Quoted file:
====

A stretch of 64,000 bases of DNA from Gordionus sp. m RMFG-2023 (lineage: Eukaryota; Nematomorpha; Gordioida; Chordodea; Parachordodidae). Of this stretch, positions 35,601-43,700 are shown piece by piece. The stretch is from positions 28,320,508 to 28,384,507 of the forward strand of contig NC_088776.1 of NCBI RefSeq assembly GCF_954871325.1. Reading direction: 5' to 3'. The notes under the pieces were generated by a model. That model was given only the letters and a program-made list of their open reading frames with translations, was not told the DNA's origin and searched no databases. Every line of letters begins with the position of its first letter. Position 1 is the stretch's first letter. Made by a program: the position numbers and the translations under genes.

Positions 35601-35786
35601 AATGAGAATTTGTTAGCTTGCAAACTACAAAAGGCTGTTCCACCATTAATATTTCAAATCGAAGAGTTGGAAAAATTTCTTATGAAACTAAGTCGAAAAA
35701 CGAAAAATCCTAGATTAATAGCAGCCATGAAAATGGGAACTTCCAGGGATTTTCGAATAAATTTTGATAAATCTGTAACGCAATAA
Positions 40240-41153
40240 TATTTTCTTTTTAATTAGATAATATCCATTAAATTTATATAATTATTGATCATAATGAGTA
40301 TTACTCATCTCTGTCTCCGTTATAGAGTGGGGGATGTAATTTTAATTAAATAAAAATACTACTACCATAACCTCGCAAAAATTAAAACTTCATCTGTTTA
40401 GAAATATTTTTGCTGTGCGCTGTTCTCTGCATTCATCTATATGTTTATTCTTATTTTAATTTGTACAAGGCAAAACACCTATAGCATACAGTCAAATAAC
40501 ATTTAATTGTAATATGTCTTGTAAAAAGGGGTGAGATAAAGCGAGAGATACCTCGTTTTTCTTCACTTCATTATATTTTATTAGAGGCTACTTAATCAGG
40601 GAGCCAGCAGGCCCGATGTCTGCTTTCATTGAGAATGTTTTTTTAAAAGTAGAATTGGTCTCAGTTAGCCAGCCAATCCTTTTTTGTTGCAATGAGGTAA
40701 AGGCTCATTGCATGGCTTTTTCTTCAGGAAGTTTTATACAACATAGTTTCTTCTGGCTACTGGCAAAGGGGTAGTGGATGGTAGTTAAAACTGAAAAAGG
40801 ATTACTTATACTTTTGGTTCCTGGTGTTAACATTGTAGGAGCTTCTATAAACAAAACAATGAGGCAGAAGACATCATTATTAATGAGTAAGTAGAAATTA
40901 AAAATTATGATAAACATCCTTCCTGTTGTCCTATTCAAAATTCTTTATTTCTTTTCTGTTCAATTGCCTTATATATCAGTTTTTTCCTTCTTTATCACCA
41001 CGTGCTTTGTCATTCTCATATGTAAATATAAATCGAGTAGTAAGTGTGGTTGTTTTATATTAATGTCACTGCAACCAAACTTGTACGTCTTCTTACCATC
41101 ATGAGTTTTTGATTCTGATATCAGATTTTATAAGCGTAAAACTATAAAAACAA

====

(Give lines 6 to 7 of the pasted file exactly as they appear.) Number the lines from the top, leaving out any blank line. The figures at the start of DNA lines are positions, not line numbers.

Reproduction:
40240 TATTTTCTTTTTAATTAGATAATATCCATTAAATTTATATAATTATTGATCATAATGAGTA
40301 TTACTCATCTCTGTCTCCGTTATAGAGTGGGGGATGTAATTTTAATTAAATAAAAATACTACTACCATAACCTCGCAAAAATTAAAACTTCATCTGTTTA